YOURENERGY.colostate.edu

Close Icon
   
Energy Questions Answered

System Sizing Background   arrow

System Size Considerations

Choosing the size of a system needed depends on the type of system. Grid-tied systems are easier to size, as a customer can choose to offset part or all of their electrical usage. Off-grid systems need to provide all of the electrical demands, plus a ‘buffer’ for periods of inclement weather (termed autonomy). Many off-grid systems utilize a hybrid system with a backup generator, but relying on this type of electrical generation is expensive and noisy. Hybrid systems can also utilize other renewable energy sources such as wind turbines as a secondary source of electrical generation.

Size An Off-grid System

To size an off-grid system, you will first need to inventory your electrical demands or loads. The simple act of turning on the light switch or starting the microwave draws electrical demands that need to be accounted for. Typically, the load estimation will account for all electrical loads present (lights, appliances, etc.), the amount of time each day the appliance is used, and the number of days each week the appliance is used (weekend cabins do not use electricity every day, but have higher demands when occupied). By adding up the electrical load needs, inserting an autonomy factor, accounting for design inefficiencies (batteries can be 80 percent efficient, inverters can be 90 percent efficient), and any voltage drop due to long wire runs, a system designer can determine the size of system necessary for off-grid applications.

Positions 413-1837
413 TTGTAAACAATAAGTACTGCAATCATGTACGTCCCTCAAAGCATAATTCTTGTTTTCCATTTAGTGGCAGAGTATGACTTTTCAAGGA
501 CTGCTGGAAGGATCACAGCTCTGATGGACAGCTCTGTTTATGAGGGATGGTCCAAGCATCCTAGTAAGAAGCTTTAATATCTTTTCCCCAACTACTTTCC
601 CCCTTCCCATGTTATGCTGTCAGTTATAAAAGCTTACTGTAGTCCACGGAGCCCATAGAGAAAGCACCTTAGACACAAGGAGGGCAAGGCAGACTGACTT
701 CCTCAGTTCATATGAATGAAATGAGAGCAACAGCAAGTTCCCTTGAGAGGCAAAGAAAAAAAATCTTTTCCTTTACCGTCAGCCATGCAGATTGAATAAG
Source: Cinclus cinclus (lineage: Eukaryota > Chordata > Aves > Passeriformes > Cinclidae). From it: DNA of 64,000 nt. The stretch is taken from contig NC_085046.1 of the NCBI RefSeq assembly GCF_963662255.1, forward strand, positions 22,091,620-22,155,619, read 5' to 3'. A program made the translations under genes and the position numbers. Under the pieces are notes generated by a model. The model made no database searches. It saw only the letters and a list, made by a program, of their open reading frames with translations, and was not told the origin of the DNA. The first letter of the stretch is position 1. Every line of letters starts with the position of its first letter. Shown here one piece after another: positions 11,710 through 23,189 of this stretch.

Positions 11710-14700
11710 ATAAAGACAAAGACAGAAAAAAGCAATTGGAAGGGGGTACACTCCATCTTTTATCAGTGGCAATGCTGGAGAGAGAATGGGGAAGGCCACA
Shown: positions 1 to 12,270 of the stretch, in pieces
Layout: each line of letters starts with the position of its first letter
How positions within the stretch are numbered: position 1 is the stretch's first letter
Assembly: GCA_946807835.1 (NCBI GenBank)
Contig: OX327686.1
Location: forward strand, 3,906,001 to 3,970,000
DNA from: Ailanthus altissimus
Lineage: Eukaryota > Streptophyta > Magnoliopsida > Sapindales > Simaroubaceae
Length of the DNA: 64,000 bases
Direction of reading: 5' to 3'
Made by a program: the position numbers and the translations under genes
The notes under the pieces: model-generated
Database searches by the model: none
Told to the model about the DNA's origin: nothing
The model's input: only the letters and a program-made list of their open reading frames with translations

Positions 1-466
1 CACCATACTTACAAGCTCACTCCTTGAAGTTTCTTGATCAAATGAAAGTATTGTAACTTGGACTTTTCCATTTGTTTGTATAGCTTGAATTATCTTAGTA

Size A Grid-Tied System

To size a grid-tied system, electrical customers can add up their total electrical usage for the year (available on their utility bills), and divide by 365 days per year. This daily electrical usage (kWh) is then divided by the average solar resource (insolation) in their area. In general, Colorado averages about 5.5 peak sun hours per day, with parts of the San Luis Valley experiencing 6 or more peak sun hours per day. The result is the amount of kilowatts (kW) needed in a solar array (not accounting for design inefficiencies). For example: a Colorado home had a total of 8,000 kWH of energy usage for a year:

  • 8,000 kWh/365 days = 21.9 kWh/day
  • 9 kWh/day ÷ 5.5 = 3.98 kW
  • 98 kW ÷ .90 inverter efficiency = 4.4 kW system

CSU Extension’s Solar Calculator can size a system for you if you know how much electricity you use in a given year.

Last updated: September 19, 2017 at 11:27 am